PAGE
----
by Will Grumke July 28, 2020 5 min read
Do you have creaky, painful knees? Have you ever tried to do anything about them? Did you know you could even do anything for them?
In this article, we’ll talk about your knees and ways that may help to strengthen them.
The knee is the joint that’s between the thigh and the lower leg.
Your knee allows you to walk, run, stand, kick, jump, and sit. As far as your mobility is concerned, it’s one of the more important joints in the body.
That being said, a lot of people experience knee pain,so you're not alone. This can make it very difficult to go about your day-to-day routine without a lot of pain and discomfort.
But what causes knee pain? Actually, it could be a few different factors.
One of those issues may be an imbalance in the muscles surrounding your knee.
The placement of a muscle determines whether it pulls or pushes.
If there’s an imbalance, it’s possible that some of the pushing muscles or the pulling muscles in your leg are overpowering others and causing problems.
Another possibility is that you’re lacking certain nutrients.
Lastly, there are several joint-related health issues that would require more in-depth medical help. Arthritis is one of the most common examples of this.
If you’re experiencing knee pain, or you simply feel like you’re experiencing knee weakness, you should talk with your doctor.
He or she will help confirm whether or not there is something going on that requires more serious medical attention.
But until then, here are some tips that may help you strengthen your knees.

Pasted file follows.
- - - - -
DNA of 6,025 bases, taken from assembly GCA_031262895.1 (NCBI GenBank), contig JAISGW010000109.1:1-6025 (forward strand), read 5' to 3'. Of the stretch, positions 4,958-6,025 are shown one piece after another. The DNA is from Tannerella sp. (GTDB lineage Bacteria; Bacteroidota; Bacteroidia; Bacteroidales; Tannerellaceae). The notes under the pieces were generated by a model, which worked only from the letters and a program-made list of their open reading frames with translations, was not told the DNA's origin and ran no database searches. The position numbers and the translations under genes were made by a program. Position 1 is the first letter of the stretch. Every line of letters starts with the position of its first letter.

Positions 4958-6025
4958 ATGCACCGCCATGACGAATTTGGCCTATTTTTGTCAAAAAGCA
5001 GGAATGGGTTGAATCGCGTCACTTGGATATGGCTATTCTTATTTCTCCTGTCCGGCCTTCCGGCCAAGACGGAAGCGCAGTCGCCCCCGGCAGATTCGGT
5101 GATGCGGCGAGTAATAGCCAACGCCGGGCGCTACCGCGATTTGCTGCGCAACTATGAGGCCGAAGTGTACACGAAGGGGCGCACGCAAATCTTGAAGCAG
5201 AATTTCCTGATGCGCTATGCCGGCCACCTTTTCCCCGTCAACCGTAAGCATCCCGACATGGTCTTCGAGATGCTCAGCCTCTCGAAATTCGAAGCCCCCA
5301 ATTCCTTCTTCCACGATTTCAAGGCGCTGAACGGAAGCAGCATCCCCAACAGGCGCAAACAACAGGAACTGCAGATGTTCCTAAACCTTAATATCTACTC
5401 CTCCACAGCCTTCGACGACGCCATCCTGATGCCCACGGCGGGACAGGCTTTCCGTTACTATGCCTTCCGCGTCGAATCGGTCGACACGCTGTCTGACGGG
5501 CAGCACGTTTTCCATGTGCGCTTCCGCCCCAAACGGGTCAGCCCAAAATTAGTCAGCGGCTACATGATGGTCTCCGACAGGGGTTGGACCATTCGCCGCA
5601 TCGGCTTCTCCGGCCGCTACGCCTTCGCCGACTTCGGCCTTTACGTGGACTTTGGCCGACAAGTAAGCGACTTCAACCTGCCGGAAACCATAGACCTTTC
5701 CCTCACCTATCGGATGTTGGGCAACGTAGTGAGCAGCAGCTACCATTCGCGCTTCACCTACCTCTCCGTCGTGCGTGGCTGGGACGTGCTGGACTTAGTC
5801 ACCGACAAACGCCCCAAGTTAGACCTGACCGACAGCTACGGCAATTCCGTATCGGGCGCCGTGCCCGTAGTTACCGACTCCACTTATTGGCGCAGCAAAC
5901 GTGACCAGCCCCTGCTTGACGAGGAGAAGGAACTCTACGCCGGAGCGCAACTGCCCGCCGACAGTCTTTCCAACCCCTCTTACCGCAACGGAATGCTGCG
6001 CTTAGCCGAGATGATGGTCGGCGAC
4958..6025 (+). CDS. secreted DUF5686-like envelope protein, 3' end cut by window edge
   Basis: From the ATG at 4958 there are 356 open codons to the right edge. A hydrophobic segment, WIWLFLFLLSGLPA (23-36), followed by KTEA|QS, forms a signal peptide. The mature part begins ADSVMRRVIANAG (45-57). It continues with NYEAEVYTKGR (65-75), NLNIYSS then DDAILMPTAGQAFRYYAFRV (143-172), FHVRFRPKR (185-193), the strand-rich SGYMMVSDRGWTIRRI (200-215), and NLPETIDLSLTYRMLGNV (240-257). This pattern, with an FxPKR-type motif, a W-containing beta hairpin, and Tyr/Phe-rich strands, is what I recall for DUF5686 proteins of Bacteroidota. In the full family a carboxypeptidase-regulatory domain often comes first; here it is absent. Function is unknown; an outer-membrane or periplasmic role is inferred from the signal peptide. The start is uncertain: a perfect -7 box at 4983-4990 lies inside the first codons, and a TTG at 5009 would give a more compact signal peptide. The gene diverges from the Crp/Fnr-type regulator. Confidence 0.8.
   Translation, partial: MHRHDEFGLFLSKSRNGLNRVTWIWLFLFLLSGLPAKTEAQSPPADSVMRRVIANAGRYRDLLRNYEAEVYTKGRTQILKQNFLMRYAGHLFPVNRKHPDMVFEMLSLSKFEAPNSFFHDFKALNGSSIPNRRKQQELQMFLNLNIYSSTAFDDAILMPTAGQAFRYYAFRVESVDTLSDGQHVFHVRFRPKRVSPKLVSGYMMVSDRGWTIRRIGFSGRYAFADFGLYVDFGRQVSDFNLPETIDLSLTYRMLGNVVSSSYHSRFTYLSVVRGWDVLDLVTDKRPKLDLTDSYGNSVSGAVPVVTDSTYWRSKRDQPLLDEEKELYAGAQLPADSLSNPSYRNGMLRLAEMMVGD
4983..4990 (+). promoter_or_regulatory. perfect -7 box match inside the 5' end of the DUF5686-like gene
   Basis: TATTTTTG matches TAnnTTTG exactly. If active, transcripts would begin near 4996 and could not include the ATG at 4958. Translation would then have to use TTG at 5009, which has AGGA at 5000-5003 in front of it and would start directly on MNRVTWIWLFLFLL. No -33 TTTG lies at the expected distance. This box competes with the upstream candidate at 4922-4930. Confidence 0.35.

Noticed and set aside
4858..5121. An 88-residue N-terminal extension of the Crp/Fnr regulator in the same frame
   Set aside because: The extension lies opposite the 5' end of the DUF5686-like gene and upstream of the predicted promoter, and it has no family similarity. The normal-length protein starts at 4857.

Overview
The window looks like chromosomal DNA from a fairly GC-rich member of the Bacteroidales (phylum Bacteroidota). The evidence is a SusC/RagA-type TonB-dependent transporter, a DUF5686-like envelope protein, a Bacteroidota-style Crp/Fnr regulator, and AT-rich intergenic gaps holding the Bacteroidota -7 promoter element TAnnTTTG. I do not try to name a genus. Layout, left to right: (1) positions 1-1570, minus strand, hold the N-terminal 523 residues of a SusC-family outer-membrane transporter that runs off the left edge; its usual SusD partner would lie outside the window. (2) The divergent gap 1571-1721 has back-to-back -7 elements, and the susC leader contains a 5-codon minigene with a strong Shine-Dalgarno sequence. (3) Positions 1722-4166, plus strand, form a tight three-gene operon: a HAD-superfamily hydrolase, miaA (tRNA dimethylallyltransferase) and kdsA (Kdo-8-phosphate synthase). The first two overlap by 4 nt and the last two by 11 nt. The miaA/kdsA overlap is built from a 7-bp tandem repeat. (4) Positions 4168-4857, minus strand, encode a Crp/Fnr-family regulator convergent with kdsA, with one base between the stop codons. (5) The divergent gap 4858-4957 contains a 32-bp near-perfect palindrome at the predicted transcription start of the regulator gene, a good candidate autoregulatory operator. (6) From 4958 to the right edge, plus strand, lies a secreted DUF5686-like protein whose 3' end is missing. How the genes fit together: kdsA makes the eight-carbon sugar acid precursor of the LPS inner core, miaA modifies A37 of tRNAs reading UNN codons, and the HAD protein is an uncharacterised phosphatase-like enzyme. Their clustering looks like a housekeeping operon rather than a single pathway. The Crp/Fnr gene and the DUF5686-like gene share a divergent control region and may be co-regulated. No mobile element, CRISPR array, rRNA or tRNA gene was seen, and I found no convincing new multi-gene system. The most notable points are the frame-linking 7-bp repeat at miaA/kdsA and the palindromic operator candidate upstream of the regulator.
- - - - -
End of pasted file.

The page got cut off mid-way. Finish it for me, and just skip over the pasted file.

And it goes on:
If you want to learn how to possibly strengthen your knees, follow the steps below.
If none of these suggestions seem to make a difference, then once again, it would be a good idea to visit your doctor to see if there’s something more serious going on.
To work on strengthening your knees though, try to do the following.
Strengthening the muscles in and around your knee will help to stabilize the joint and can assist with it feeling better quickly.
One of the best things you can do for your knee is exercise.
We understand that warming up is not the most exciting part of a workout. However, it can be very beneficial for joint health if you warm up before exercise.
Warming up before you really start working on strength and conditioning will help prepare your knee and the surrounding muscles for the workout you’re about to do.
This is important for two reasons.
First, if your knee weakness is due to a muscle imbalance, we want to try and avoid injuring any of the muscle groups we are working.
That’s because any injuries you sustain while working out could just make the problem worse.
It may further weaken the injured muscle, or it could set your progress back for as long as your body needs to properly recover.
Second, warming up can be an indicator for how much your weakened knee can handle that day.
Typically, we want everyone to push themselves during workouts, but without overdoing it.
Here are some exercises you can do to help strengthen your muscles week-after-week.
Knee extensions can be pretty simple. All you need to do is sit on either a chair, desk, or table that’s high enough for your leg to dangle in the air without touching the ground.
If you want, you can place a blanket or some other small layer of padding under your leg for added comfort.